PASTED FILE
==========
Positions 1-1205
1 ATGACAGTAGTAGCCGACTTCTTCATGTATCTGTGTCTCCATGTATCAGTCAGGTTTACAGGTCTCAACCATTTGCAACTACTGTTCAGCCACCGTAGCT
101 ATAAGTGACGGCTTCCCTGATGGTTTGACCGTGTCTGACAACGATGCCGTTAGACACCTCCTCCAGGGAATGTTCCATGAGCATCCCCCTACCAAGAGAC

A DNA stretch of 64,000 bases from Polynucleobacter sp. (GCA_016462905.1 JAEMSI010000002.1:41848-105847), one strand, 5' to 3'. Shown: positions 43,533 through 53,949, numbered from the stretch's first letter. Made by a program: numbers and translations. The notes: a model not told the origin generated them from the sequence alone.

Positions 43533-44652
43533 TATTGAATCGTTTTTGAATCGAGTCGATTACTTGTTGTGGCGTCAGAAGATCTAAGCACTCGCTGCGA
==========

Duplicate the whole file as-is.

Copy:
Positions 1-1205
1 ATGACAGTAGTAGCCGACTTCTTCATGTATCTGTGTCTCCATGTATCAGTCAGGTTTACAGGTCTCAACCATTTGCAACTACTGTTCAGCCACCGTAGCT
101 ATAAGTGACGGCTTCCCTGATGGTTTGACCGTGTCTGACAACGATGCCGTTAGACACCTCCTCCAGGGAATGTTCCATGAGCATCCCCCTACCAAGAGAC

A DNA stretch of 64,000 bases from Polynucleobacter sp. (GCA_016462905.1 JAEMSI010000002.1:41848-105847), one strand, 5' to 3'. Shown: positions 43,533 through 53,949, numbered from the stretch's first letter. Made by a program: numbers and translations. The notes: a model not told the origin generated them from the sequence alone.

Positions 43533-44652
43533 TATTGAATCGTTTTTGAATCGAGTCGATTACTTGTTGTGGCGTCAGAAGATCTAAGCACTCGCTGCGA